Shifting our focus across countries and overtime, we see that beyond individual personality traits, institutional and political contexts offer substantial explanatory power as well. When presidents have less partisan support in the legislature, are in open list electoral systems, have bicameral legislatures, or are political outsiders, they are more likely to appeal to the public.
We set out to fill an important lacunae in the research on comparative presidentialism, to sys- systematically consider how presidents’ direct public appeals serve as one resource among many that presidents may use to advance their policy agendas. To that end, we introduce and publicize a new dataset and archive of presidential speeches, the Presidential Speeches of the Americas dataset and archive. Our statistical analysis of a subset of the PSA data suggests that presidents’ direct appeals to the public might serve as a substitute for other sorts of presidential powers, either those derived from their support in the legislature, or those granted to the executive in constitutional texts. These results underscore the advantage of considering ‘going public’ in a comparative perspective, wherein variance in institutional and partisan support can be empirically considered.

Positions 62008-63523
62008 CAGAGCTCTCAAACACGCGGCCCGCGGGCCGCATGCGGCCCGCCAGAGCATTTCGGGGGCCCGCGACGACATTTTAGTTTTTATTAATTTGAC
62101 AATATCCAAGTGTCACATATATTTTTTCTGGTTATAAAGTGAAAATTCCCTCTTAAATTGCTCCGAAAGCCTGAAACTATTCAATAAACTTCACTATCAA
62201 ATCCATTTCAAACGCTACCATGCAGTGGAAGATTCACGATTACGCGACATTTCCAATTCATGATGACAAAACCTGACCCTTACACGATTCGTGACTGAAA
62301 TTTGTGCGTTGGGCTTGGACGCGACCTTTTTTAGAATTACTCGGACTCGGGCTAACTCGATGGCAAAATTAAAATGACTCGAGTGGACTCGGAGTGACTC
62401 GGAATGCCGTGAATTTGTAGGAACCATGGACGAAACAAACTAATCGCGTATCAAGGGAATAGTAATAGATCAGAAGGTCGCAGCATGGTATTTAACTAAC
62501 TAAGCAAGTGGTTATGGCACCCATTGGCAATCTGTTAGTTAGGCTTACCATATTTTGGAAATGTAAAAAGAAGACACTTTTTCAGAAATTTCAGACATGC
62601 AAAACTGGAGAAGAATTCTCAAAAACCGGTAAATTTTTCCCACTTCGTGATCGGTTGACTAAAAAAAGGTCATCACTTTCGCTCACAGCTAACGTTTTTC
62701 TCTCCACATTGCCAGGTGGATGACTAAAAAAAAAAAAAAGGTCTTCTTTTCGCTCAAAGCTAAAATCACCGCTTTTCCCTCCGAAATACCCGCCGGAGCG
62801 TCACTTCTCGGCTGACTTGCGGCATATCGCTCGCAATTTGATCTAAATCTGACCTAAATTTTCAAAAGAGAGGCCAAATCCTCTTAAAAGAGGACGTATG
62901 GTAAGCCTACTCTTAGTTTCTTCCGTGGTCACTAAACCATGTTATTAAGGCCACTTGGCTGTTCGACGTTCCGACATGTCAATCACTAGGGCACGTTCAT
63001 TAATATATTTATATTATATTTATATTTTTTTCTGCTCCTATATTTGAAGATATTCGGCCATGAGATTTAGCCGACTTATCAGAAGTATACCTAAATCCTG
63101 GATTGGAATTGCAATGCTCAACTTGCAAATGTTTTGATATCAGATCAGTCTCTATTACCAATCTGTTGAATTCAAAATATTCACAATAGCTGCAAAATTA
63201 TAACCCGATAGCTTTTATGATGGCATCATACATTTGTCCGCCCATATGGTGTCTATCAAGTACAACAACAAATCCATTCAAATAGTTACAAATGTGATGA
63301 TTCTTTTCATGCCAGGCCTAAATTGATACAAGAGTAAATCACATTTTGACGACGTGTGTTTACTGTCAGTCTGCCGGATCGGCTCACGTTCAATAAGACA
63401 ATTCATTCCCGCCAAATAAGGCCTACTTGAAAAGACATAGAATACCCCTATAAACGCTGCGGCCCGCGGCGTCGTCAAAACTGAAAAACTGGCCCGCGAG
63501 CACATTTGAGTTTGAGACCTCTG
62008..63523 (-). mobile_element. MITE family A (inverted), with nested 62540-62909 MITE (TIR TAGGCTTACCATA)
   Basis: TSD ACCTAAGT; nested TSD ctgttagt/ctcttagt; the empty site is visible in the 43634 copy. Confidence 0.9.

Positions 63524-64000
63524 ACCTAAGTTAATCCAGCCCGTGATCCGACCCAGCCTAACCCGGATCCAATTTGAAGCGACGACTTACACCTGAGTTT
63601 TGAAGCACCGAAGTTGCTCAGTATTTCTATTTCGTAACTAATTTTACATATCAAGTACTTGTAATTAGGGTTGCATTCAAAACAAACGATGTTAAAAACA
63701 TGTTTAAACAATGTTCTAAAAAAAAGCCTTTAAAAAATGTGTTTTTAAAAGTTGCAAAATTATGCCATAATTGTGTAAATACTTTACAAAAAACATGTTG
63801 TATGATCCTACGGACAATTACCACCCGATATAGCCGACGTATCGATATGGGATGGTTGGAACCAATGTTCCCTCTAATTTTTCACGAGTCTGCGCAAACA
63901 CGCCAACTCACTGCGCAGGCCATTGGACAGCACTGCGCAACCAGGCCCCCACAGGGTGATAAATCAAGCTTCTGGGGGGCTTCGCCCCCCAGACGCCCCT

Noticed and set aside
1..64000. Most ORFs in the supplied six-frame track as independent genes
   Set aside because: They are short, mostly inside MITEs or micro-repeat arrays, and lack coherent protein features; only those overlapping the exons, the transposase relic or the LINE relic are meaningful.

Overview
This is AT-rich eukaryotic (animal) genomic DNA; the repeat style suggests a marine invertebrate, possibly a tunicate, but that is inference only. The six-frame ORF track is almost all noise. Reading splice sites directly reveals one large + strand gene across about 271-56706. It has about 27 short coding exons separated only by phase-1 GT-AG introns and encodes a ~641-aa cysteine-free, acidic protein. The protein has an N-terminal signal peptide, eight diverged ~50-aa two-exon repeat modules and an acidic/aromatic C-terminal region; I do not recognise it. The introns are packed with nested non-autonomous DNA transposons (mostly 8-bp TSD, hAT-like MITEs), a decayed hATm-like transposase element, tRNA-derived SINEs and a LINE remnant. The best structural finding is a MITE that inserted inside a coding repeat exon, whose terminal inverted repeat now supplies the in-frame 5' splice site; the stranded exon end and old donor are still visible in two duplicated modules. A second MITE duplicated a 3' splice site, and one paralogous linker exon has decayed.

For additional information, or to find our forthcoming research at Presidential Studies Quarterly, please visit our website at https://www.psa-dataset-archive.com.
Authors: Alexandra Cockerham, Florida State University; Amanda Driscoll, Florida State University; Joan Joseph, MIT
Posted by Fiona Yap on behalf of authors